Keysight Technologies, Inc. and Nokia Bell Labs have successfully tested a 260 GBaud ultra-high-speed optical signal transmission over 100 km of standard single-mode fiber (SSMF) at the European Conference on Optical Communication (ECOC) 2022 in Basel, Switzerland, exceeding the previous record of 220 GBaud.
Artificial intelligence (AI), 5G, and internet of things (IoT) applications are driving the demand for more bandwidth. Leveraging high symbol rate systems increases the aggregate per wavelength information rate to reduce the cost-per-bit in optical systems. A key trend in the telecom industry is the transition to higher symbol rates through integrated optics which reduces the component count, cost, and power consumption.
With the mutual goal of improving network performance and efficiency, Nokia Bell Labs and Keysight combined expertise with other research partners to create the record-breaking demonstration of 260 GBaud Dual Polarization Quadrature Phase Shift Keying (DP-QPSK) coherent transmission over 100 km single mode Fiber.
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The demonstration consisted of Keysight's 260 GSa/s arbitrary waveform generator (AWG) (M8199B), which delivers more than 75 GHz bandwidth and a thin-film lithium niobate I/Q modulator with 110 GHz bandwidth. This enables R&D of transmission systems operated with symbol rates up to 260 GBaud and achieving net bitrates greater than 2 Tbit/s in coherent optical communications.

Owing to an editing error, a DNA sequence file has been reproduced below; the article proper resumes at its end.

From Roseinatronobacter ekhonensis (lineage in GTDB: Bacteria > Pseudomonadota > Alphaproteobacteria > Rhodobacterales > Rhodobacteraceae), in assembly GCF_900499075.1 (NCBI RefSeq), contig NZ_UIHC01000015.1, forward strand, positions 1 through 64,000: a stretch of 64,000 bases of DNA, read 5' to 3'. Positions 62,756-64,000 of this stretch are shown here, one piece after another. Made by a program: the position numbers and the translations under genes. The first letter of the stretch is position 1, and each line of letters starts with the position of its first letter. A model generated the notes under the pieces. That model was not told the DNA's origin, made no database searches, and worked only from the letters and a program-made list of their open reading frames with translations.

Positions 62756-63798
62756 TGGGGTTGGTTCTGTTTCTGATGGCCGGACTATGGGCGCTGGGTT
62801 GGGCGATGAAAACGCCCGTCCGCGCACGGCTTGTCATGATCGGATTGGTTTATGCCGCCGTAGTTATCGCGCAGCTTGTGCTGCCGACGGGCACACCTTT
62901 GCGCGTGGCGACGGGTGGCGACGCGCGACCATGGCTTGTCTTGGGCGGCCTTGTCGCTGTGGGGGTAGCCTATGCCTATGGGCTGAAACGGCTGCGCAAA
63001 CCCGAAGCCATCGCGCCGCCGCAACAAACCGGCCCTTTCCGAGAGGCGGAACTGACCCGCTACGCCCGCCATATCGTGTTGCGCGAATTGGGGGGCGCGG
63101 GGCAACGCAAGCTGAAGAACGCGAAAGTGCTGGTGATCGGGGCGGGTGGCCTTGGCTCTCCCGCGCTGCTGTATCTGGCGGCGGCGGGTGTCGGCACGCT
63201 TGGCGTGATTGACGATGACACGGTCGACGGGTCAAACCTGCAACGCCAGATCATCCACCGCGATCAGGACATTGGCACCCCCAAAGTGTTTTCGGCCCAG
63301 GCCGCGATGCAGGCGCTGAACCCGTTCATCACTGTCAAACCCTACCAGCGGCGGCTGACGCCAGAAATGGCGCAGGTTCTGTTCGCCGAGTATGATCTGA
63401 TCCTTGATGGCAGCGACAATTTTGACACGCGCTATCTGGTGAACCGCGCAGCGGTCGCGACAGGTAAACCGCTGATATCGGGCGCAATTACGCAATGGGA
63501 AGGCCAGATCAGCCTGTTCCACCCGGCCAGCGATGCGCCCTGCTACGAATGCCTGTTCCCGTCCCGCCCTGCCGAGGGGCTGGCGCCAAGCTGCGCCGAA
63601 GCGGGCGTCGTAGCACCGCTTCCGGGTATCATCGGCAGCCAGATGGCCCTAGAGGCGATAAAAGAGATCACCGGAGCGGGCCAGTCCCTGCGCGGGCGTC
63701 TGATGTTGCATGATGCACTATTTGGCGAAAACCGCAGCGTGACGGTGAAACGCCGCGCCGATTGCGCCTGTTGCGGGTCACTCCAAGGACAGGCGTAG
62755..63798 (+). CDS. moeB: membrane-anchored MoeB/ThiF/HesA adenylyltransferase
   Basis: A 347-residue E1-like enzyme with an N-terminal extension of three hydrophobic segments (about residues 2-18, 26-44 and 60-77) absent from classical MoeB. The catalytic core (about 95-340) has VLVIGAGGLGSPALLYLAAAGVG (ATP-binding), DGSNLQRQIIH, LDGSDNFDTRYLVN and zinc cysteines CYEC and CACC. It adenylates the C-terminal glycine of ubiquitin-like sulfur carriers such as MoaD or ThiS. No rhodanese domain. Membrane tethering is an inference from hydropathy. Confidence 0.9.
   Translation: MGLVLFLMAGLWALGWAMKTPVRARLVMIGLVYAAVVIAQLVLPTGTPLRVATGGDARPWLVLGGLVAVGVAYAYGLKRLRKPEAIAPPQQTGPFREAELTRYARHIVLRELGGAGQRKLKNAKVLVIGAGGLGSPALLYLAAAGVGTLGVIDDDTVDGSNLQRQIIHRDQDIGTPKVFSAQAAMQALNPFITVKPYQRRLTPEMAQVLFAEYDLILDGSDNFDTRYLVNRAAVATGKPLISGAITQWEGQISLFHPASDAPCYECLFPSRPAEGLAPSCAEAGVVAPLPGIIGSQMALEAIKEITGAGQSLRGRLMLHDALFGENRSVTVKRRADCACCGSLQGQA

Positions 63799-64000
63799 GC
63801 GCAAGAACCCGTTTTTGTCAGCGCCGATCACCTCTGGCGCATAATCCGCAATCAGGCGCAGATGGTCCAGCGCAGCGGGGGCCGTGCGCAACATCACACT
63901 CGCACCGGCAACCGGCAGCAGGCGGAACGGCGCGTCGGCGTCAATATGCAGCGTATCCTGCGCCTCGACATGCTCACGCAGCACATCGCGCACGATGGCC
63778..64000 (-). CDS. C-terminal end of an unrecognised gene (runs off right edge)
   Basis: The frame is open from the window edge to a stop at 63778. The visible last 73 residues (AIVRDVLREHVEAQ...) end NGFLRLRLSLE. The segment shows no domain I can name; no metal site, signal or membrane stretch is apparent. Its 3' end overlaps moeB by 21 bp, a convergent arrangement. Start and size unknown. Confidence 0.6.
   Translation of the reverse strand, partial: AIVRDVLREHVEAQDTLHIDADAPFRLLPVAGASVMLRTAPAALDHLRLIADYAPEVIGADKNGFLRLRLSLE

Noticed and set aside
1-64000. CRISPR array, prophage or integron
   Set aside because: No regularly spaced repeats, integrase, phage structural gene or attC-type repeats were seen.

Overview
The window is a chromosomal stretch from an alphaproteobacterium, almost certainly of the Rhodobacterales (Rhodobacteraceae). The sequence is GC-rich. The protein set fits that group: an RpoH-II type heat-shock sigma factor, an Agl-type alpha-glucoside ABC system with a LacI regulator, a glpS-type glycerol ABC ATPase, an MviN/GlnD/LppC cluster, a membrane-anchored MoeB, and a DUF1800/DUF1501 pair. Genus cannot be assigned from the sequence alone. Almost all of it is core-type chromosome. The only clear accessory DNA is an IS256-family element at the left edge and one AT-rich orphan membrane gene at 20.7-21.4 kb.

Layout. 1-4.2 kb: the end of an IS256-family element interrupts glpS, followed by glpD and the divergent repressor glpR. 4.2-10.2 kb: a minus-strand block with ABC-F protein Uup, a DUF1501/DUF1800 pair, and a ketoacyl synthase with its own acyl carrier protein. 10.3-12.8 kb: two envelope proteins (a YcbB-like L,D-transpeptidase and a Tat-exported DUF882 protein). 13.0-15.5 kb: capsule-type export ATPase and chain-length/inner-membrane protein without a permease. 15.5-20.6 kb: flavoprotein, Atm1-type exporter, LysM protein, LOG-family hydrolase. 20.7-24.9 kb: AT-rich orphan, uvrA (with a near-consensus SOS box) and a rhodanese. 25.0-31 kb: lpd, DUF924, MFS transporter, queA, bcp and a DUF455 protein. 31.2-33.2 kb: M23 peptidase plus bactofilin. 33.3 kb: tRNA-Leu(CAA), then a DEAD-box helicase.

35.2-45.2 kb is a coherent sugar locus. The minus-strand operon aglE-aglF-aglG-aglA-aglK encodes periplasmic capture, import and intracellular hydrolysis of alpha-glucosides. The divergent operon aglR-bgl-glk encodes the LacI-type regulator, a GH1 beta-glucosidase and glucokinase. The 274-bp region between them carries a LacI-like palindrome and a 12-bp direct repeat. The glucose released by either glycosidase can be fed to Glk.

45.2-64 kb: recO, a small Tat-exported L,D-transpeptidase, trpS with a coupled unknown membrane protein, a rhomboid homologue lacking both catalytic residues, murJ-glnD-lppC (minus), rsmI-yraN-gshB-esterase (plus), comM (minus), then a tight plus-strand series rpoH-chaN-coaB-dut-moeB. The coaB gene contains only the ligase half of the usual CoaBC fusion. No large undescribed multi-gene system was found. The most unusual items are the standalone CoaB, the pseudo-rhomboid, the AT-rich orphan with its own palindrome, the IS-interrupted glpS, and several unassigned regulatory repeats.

“Keysight is honored to work with Nokia Bell Labs on achieving 260 GBaud,” said Dr. Joachim Peerlings, vice president of Network and Data Center Solutions at Keysight. “The continued proliferation of AI requires new levels of server and network performance that must scale computing resources within reasonable energy bounds. Higher data rates and new modulation formats will be among the enabling technologies for the industry.”
“We achieved this outstanding record of maximum symbol rate of 260 GBaud by leveraging enabling technologies and the expertise of several partners,” said Haïk Mardoyan, senior research scientist, Nokia Bell Labs. “This result is a first milestone to scale long haul data transport systems beyond 2 Tbit/s per wavelength. Improving the energy efficiency of transponders is a permanent challenge for the industry.”